This isn’t a car designed to set lap records, it’s something designed to be a hell of a lot of fun to drive, and it sure looks like Cyan nailed it.

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Plus it looks incredible. I’ll admit, I wasn’t sure if these images, in those astoundingly clean workshops, were renders or real, but I asked a representative at Cyan and they insisted that yes, these are photographs of the real car.

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Photo: Cyan Racing
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This picture of the grille confuses me the most; Cyan says the grille is actually open and used for cooling air intake, with the lower mid-intake for the intercooler, and the lower right one for brake cooling.

I’d think I’d be able to at least see a hint of the radiator through there?

Well, they say these are real pics, and the car does look great, so I’ll take their word for it, because, of course, I want to believe.

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Oh, and if you want a bunch of specs to try and build your own from the P1800 shell you found behind that old warehouse, here you go:

Technical specifications

Engine

Aspiration: Turbocharged

Size: 2000cc

Number of cylinders: 4

Cylinder alignment: Inline

Valves per cylinder: 4

Bore x stroke: 82x93.2 mm

Compression ratio: 10.2:1

Maximum HP/kW: 420 hk/308 kW @ 7000 rpm

Maximum torque: 455 Nm @ 6000 rpm

Maximum boost: 2.7 bar

Maximum RPM: 7700 rpm

Fuel system: Direct injection

Turbo: Borg Warner EFR, ceramic ball bearings, gamma-ti turbine wheel

Exhaust: Dual tube stainless steel, twin catalytic converters

Transmission

Drive wheels: RWD

Gearbox type: Manual synchromesh helical cut dog leg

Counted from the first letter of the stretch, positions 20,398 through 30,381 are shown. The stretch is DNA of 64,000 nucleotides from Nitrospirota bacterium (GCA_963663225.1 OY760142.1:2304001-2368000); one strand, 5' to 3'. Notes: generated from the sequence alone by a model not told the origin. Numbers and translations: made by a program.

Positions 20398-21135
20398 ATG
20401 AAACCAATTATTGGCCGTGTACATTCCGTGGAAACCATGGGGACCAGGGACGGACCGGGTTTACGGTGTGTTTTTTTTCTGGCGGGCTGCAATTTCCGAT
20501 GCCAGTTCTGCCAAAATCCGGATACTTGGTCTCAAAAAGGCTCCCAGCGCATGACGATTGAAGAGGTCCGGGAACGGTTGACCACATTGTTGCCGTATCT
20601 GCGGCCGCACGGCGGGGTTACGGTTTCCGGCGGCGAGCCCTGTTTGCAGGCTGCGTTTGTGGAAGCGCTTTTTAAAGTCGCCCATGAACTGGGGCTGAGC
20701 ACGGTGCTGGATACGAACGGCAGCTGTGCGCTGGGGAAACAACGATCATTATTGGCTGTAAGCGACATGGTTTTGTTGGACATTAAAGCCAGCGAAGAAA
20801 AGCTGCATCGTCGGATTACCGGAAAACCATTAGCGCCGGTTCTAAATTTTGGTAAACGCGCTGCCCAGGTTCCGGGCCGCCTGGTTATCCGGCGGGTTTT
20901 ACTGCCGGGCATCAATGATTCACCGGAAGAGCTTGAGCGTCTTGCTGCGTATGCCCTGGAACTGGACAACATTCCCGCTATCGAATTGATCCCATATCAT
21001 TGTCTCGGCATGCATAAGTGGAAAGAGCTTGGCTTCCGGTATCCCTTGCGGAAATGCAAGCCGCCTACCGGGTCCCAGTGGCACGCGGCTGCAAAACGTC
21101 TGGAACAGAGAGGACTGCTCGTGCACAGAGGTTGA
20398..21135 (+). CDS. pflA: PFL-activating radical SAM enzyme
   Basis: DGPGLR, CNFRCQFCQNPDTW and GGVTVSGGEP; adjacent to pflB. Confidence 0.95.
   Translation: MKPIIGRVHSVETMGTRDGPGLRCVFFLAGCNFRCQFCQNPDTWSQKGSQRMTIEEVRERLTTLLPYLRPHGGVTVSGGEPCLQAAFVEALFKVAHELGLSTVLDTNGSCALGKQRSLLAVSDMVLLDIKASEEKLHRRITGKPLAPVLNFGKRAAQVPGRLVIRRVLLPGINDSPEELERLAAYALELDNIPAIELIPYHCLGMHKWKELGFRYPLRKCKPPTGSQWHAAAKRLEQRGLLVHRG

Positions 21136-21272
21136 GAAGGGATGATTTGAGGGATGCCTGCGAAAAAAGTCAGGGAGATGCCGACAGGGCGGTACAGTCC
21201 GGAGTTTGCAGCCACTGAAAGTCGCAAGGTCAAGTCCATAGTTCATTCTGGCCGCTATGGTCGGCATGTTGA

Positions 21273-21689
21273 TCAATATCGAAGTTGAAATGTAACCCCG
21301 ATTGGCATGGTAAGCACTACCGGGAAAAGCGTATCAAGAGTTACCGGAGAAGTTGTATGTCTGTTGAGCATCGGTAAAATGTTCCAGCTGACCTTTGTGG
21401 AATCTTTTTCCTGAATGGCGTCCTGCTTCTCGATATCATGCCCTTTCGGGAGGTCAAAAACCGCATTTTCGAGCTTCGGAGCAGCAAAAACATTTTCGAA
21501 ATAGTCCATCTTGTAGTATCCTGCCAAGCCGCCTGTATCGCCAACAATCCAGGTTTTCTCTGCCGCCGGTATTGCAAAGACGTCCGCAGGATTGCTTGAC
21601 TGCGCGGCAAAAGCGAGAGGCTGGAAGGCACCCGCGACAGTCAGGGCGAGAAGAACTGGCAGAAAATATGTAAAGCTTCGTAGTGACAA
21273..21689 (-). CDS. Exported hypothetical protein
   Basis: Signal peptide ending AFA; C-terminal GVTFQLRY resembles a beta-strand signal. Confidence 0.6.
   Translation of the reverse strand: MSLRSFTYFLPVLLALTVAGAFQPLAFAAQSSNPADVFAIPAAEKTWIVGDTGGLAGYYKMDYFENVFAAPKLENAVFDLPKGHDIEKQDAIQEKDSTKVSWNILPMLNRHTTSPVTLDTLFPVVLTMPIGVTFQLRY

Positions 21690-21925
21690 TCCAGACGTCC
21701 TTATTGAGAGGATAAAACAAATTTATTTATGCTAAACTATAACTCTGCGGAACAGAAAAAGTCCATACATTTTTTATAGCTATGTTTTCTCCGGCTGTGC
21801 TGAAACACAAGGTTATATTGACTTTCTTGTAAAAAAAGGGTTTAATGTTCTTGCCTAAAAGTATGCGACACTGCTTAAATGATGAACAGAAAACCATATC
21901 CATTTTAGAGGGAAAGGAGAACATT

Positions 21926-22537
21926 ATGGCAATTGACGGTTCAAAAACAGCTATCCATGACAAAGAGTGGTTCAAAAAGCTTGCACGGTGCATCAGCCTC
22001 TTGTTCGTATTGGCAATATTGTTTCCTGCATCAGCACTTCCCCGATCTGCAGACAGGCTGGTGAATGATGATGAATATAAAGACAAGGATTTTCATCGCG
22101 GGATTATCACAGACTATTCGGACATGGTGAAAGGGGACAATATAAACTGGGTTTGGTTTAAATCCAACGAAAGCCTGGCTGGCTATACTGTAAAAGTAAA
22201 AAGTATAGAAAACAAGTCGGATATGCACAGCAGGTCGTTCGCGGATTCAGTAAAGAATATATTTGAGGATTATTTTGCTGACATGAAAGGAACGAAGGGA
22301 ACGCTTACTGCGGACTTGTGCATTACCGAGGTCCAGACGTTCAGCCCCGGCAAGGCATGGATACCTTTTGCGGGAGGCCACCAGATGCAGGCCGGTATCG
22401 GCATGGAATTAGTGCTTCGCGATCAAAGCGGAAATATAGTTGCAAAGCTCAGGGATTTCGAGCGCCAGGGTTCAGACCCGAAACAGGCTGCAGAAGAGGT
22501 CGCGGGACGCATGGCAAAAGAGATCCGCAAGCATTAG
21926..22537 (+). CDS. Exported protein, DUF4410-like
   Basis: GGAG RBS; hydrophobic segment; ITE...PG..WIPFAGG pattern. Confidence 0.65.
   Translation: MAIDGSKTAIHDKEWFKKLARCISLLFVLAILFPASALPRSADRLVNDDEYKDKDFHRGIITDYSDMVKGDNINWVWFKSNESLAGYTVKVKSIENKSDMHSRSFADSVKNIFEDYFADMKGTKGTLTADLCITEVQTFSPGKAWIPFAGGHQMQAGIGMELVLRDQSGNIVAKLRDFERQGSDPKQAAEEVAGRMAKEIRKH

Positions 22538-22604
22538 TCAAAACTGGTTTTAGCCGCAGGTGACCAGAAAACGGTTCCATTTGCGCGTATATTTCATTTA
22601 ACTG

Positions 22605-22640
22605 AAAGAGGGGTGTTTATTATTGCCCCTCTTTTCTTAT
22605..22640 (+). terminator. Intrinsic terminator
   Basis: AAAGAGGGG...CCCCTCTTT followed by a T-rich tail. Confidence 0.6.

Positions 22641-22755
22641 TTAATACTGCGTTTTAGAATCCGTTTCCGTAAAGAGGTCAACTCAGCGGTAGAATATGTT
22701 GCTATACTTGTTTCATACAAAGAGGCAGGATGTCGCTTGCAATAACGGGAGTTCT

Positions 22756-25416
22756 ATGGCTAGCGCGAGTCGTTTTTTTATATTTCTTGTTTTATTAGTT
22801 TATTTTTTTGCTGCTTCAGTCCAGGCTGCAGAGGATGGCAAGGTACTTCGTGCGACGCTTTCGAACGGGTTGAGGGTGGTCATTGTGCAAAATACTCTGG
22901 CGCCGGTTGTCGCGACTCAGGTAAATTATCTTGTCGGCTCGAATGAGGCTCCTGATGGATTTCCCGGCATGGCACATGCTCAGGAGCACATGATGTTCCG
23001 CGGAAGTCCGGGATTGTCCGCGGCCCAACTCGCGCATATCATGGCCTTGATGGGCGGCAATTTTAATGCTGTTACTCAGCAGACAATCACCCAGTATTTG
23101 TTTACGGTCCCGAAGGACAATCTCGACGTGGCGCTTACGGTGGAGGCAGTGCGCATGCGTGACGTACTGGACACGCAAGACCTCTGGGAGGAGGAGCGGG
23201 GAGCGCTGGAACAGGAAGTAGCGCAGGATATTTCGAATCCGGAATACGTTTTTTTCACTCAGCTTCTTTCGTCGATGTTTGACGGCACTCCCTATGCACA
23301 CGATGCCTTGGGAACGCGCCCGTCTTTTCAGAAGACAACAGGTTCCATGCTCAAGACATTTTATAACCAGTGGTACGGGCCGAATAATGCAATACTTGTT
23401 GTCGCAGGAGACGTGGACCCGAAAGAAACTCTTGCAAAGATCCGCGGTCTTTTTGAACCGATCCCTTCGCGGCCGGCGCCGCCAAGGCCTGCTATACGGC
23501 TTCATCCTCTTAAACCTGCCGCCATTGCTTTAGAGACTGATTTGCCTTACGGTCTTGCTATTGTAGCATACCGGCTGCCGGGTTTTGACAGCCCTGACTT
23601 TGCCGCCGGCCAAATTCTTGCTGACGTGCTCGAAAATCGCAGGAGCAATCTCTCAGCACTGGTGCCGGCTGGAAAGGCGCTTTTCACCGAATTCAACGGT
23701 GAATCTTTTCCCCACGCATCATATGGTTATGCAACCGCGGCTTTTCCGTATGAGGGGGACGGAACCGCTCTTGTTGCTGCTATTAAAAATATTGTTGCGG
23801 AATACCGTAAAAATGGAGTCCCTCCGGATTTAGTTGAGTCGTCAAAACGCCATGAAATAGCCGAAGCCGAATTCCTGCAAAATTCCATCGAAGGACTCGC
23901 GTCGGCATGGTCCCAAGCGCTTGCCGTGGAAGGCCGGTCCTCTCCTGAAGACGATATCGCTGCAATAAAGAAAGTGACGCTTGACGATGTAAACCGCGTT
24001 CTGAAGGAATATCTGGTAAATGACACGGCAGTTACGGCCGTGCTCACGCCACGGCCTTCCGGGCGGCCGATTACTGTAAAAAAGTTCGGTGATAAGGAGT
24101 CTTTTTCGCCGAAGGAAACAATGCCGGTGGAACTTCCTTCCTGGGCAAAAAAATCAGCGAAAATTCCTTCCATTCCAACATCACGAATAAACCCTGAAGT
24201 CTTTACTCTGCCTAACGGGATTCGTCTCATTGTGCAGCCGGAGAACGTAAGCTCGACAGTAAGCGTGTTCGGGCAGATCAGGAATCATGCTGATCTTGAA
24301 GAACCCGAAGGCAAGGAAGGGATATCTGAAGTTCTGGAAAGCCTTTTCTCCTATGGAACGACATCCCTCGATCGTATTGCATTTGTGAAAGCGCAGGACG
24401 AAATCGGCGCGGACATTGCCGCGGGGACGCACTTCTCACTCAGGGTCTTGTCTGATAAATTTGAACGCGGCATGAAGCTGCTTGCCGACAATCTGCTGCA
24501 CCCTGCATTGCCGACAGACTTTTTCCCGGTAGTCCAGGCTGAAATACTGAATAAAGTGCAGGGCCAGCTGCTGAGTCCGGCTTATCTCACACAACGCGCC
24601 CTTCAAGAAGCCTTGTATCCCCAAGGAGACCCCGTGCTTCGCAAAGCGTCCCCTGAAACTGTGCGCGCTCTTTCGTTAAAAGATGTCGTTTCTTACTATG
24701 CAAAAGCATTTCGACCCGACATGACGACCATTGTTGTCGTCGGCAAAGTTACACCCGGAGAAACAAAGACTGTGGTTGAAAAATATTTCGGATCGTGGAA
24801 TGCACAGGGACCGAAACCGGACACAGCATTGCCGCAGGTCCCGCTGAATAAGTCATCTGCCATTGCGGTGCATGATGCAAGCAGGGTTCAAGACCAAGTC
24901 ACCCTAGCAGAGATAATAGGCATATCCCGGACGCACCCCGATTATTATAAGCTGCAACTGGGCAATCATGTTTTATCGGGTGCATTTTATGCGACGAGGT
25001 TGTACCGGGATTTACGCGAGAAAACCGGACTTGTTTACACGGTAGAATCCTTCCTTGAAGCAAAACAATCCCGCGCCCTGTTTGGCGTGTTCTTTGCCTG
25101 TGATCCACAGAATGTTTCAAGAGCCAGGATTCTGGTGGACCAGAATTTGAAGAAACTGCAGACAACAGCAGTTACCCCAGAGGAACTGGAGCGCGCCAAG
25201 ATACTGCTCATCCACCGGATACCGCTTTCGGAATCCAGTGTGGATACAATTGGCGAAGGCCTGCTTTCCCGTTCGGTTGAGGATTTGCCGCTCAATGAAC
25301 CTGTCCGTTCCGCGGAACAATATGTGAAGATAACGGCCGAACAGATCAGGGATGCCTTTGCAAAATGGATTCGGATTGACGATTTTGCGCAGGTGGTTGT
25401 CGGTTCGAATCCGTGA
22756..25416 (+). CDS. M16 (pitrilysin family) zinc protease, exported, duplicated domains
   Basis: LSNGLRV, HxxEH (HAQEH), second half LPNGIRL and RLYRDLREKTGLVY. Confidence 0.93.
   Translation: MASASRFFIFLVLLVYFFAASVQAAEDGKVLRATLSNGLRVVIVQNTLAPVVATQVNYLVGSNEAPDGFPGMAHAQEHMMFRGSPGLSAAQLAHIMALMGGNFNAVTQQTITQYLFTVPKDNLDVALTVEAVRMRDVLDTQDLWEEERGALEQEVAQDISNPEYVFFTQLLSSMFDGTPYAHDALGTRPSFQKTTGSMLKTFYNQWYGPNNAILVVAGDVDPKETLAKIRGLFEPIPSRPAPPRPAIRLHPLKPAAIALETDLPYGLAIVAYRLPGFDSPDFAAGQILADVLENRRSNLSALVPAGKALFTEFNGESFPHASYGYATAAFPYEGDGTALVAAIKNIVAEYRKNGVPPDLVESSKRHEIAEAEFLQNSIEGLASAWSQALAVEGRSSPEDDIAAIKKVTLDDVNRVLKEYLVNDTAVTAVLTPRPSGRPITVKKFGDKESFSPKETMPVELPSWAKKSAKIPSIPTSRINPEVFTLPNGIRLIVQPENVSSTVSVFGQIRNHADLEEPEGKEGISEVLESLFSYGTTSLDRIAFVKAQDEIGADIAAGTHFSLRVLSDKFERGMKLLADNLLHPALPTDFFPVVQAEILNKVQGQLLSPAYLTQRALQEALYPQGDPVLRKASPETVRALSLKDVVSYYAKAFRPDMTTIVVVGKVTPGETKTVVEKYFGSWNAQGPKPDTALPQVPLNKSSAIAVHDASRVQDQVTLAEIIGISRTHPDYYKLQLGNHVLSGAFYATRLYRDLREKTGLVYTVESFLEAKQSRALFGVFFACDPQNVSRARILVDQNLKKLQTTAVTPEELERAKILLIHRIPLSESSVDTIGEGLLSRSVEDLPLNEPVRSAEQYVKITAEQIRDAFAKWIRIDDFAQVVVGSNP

Number of gears: 5

Clutch: 200 mm, organic disc

Flywheel: Single mass steel

Prop shaft: Carbon fibre

Final drive: LSD with customizable ratio

Dimensions

Wheelbase: 2446 mm

Length: 4203 mm

Width: 1748 mm

Height: 1220 mm

Track front: 1466 mm

Track rear: 1489 mm

Fuel tank capacity: 57 litres

Suspension and body

Front: Double wishbone, adjustable camber, caster, toe and bumpsteer

Rear: Double wishbone, adjustable camber and toe

Dampers: Adjustable compression and rebound front and rear

Anti-roll bars: Tubular anti-roll bars front and rear, adjustable rear stiffness

Steering rack: Rack and pinion with adjustable ratio

High-strength steel and carbon fibre body

Roll cage made in titanium

Brakes

Front: 4-piston caliper, 362x32 mm disc

Rear: 4-piston caliper, 330x25.4 mm disc

Wheels

Front tyre size: Pirelli P Zero 235/40-R18

Rear tyre size: Pirelli P Zero 265/35-R18

Front rim size: 8.5”x18”

Rear rim size: 9.5”x18”

Centerlock wheels

Weight

Curb weight: 990kg

Weight distribution: F:R 47:53%

Senior Editor, Jalopnik • Running: 1973 VW Beetle, 2006 Scion xB, 1990 Nissan Pao, 1991 Yugo GV Plus, 2020 Changli EV • Not-so-running: 1973 Reliant Scimitar, 1977 Dodge Tioga RV (also, buy my book!)